There were no details on the players or schools involved, but the conference’s 14 schools are in Nebraska, Minnesota, Iowa, Wisconsin, Illinois, Michigan, Indiana, Ohio, Pennsylvania, New Jersey and Maryland. Despite the economic consequences that will ensue in each place with no fall football seasons, presidents and chancellors from each school – and not Commissioner Kevin Warren – voted 11-3 not to play.

In an open letter last month, Warren wrote that the decision was “based on sound feedback, guidance and advice from medical experts” and mentioned myocarditis as a topic in meetings of presidents, chancellors, athletic directors and health advisory board members. Warren wrote that there is “simply too much we do not know about this virus.”

The Big Ten announced its decision to postpone the fall sports season on Aug. 11.

Trump and top aides ditch masks after saying patriots wear them

Donald Trump and his top aides are conducting near-daily public events without wearing masks, disregarding government guidelines as well as the president’s short-lived effort to encourage Americans to cover their faces out of patriotism.

Trump first publicly wore a mask on July 11 during a visit to Walter Reed National Military Medical Center, to acclaim from aides. He wore them sporadically through the summer, including while visiting his ailing brother, Robert Trump, in the hospital on Aug. 14.

But as of late, he’s gone bare-faced. Trump twice attended large Republican National Convention events last week without wearing a mask. Almost no one else wore one, either.

He has since traveled to New Hampshire, Louisiana, Texas, Wisconsin and, on Wednesday, North Carolina, in each case meeting with local officials and residents without wearing a mask. His top aides also generally don’t wear face coverings.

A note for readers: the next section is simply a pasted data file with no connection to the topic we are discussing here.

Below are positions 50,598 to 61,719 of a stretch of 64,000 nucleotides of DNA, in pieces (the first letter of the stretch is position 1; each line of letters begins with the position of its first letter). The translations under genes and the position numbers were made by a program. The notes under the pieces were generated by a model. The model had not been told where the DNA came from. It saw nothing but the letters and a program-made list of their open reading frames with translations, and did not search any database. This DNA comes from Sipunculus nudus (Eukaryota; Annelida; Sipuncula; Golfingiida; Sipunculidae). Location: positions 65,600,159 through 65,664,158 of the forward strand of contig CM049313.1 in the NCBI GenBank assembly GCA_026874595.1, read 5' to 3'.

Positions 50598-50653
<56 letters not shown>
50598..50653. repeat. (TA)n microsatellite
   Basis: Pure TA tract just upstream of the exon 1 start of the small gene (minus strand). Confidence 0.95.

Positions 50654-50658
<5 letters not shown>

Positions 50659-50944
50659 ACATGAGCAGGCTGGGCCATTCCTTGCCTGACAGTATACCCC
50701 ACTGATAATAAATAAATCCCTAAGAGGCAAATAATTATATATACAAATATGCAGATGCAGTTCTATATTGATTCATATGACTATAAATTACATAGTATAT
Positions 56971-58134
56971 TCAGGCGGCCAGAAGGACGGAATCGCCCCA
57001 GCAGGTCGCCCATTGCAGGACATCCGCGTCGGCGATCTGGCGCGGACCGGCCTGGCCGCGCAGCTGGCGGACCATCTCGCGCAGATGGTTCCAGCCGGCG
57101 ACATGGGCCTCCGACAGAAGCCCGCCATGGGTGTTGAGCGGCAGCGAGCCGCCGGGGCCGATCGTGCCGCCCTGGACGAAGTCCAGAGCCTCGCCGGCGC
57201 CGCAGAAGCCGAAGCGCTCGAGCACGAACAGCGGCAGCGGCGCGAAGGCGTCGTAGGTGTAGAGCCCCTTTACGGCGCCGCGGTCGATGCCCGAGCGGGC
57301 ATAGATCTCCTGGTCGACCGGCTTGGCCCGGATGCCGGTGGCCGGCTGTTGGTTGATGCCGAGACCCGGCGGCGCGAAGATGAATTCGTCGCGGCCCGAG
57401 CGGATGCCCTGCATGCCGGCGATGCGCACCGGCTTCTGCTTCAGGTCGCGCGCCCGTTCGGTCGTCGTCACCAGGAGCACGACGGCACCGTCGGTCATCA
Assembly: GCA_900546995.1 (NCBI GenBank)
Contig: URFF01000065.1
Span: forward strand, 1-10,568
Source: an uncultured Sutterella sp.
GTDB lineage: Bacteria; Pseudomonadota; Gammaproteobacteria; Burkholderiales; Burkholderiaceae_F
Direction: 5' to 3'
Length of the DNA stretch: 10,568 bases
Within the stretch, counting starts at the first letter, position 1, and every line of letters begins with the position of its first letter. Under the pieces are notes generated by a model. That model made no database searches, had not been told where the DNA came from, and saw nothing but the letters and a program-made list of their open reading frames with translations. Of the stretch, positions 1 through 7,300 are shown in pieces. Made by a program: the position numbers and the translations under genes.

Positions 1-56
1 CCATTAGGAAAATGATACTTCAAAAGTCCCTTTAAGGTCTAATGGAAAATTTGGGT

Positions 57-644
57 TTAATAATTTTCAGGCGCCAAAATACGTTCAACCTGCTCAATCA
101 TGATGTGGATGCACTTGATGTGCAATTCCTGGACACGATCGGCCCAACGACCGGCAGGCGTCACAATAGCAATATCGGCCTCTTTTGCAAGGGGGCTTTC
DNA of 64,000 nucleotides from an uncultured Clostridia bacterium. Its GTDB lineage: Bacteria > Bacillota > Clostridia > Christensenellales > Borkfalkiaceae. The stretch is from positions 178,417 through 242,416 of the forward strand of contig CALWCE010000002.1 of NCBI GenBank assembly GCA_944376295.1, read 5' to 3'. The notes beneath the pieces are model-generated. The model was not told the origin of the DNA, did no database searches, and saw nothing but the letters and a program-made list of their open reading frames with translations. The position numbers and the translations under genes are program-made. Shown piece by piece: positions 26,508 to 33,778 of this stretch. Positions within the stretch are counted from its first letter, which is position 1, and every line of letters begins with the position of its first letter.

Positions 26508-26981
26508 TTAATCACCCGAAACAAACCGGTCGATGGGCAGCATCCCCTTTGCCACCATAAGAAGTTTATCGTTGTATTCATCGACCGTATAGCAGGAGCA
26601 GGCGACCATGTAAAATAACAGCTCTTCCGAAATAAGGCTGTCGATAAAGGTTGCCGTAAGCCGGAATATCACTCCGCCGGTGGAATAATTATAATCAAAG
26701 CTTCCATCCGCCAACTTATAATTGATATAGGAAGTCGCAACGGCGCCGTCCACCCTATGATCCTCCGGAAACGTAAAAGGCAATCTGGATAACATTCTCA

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President Donald Trump, Attorney General William Barr and acting Homeland Security Secretary Chad Wolf arrive at Andrews Air Force Base after a trip to Kenosha, Wis., Tuesday, Sept. 1, at Andrews Air Force Base, Md. AP Photo/Evan Vucci

Trump’s rejection of masks mirrors his broader rebuke of public health practices to fight the virus, which has killed more than 183,000 Americans. Trump at one point retweeted a Fox News personality who ridiculed Joe Biden for wearing a mask, and in May the president called a reporter “politically correct” for wearing one. But he pivoted sharply in July as cases of the virus surged, leading to the Walter Reed photograph.

It didn’t last. As he urged Americans to reopen the country and brave the coronavirus themselves by returning to work and school, Trump set his own mask aside.

He has said he personally doesn’t need one because he and those around him are tested regularly, though the tests are not 100% accurate. His refusal to regularly cover his face has helped make masks a partisan issue, with surveys showing Democrats are still likelier to wear one in public than Republicans.

Scores of health officials, including the U.S. Surgeon General and the director of the Centers for Disease Control and Prevention, have urged Americans to wear masks. Ivanka Trump, the president’s daughter and a White House senior adviser, wore a mask Wednesday during an event in Michigan.